When the Setting Every Community Up for Retirement Enhancement (SECURE) Act was signed into law in 2019, it brought improvements to tax-advantaged retirement accounts and made it easier for Americans to save. The
Understanding these updates can help you make informed decisions when it comes to your retirement plan.
1. SECURE Act 2.0 RMD age changes
Before the original SECURE Act, retirees had to begin taking
The SECURE Act 2.0 will change that age again, ultimately raising it to age 75 in an
- For people born between 1951-1959, the RMD age is 73.
- For people born in 1960 or later, the RMD age is 75.
Raising the age for people to begin taking RMDs allows for more time for the funds to experience tax-deferred growth if you don’t need the assets for living expenses.
2. No RMDs for Roth employer-sponsored retirement accounts starting in 2024
Eliminating this requirement means you have more choices when it comes to managing your retirement savings in a way that best helps you to accomplish your financial goals
3. Surviving spouses may be able to delay RMDs for longer
With the SECURE Act 2.0, a surviving spouse has the same distribution options for
4. Reduced RMD penalties
Failing to take the appropriate RMD would previously have meant facing a 50% penalty on the amount that should have been withdrawn.
One of the more popular SECURE Act 2.0 RMD changes cuts that penalty to 25%. If the account owner identifies the mistake and corrects it by taking the missed distribution within the correction window, the penalty will be reduced further to 10%. The correction window closes two years after the retiree becomes liable for the tax unless the IRS assesses the penalty or mails the taxpayer a letter of deficiency. Be sure to work with a tax advisor if this situation applies to you.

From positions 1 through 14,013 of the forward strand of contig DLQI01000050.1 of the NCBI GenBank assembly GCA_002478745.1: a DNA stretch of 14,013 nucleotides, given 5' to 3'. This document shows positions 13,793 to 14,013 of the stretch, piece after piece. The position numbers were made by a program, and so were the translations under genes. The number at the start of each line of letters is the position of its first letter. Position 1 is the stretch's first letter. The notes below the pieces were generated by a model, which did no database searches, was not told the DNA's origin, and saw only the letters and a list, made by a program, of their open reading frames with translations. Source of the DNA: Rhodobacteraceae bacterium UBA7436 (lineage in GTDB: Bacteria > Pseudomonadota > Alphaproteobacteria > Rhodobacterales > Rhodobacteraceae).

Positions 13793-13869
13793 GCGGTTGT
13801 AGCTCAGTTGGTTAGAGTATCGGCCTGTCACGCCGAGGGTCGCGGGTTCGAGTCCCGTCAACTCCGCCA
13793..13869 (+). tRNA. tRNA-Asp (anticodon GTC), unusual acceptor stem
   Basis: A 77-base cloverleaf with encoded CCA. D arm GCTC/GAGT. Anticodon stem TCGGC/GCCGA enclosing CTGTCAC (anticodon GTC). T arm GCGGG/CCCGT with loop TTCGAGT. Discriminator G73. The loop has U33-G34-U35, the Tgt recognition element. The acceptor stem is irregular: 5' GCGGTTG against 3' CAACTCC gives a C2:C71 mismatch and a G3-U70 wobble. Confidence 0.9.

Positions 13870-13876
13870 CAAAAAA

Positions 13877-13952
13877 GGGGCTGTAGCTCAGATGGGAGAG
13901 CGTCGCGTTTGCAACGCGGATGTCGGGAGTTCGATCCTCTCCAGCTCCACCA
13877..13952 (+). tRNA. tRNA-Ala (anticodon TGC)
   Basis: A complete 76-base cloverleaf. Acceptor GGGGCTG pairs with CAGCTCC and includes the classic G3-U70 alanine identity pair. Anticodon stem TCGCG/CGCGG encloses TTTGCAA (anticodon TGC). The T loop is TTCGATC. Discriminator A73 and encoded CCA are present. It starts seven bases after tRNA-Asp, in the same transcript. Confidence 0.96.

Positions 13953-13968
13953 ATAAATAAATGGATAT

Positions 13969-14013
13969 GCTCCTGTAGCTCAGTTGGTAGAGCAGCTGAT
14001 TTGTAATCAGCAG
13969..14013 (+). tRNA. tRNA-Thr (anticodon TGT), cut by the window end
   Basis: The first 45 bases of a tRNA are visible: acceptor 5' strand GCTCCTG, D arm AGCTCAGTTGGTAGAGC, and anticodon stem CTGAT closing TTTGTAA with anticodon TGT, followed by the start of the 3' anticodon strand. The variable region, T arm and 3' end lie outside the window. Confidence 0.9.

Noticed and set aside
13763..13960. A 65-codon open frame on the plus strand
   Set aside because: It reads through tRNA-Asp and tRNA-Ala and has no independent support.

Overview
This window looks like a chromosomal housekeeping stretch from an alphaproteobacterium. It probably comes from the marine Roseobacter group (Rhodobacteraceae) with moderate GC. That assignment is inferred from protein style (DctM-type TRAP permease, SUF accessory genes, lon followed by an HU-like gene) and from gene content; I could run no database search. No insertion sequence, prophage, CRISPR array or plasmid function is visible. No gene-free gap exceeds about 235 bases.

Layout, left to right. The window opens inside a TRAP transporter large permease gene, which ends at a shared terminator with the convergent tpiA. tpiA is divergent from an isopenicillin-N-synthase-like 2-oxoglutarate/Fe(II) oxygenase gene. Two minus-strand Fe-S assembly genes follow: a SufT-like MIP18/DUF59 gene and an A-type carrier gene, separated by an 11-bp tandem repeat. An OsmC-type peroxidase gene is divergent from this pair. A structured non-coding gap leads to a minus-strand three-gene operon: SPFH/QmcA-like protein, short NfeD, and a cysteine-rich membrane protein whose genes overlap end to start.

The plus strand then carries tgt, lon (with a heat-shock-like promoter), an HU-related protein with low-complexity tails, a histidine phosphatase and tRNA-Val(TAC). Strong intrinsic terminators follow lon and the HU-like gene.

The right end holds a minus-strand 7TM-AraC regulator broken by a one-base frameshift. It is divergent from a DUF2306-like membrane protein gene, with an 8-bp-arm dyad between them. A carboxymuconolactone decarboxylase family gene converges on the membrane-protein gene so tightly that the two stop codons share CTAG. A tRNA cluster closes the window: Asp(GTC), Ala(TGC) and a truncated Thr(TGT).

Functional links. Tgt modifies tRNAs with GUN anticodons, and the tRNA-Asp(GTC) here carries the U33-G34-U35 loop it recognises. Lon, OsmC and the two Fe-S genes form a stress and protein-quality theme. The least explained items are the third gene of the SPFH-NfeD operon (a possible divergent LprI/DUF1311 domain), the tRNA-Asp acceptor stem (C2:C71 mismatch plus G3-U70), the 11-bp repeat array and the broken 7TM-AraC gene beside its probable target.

Calculating and taking the correct RMDs on time can be challenging, and it's important to correct any RMD mistakes. This SECURE Act 2.0 provision provides an incentive to do so.
5. Increased Qualified Charitable Distribution (QCD) limits
The SECURE Act 2.0 also provides for a one-time annual QCD of up to $50,000 to establish certain split-interest entities. These include
6. Qualified longevity annuity contracts (QLAC) may be more accessible
Prior law stipulated that no more than 25% of the IRA account balance up to an annual dollar limit ($145,000 in 2022) could be used to purchase an annuity. The SECURE Act 2.0 increases the dollar limit to $200,000 and indexes it for inflation beginning in 2023. It also eliminates the 25% account balance requirement.
Additionally, QLACs will now include a provision that allows a person to cancel the contract within 90 days.
Need help navigating SECURE Act 2.0 changes?
Keeping up with the details of a constantly changing regulatory environment can be stressful. Thrivent financial advisors stay up to date with the latest rules, including the recent changes introduced by the SECURE Act 2.0. Contact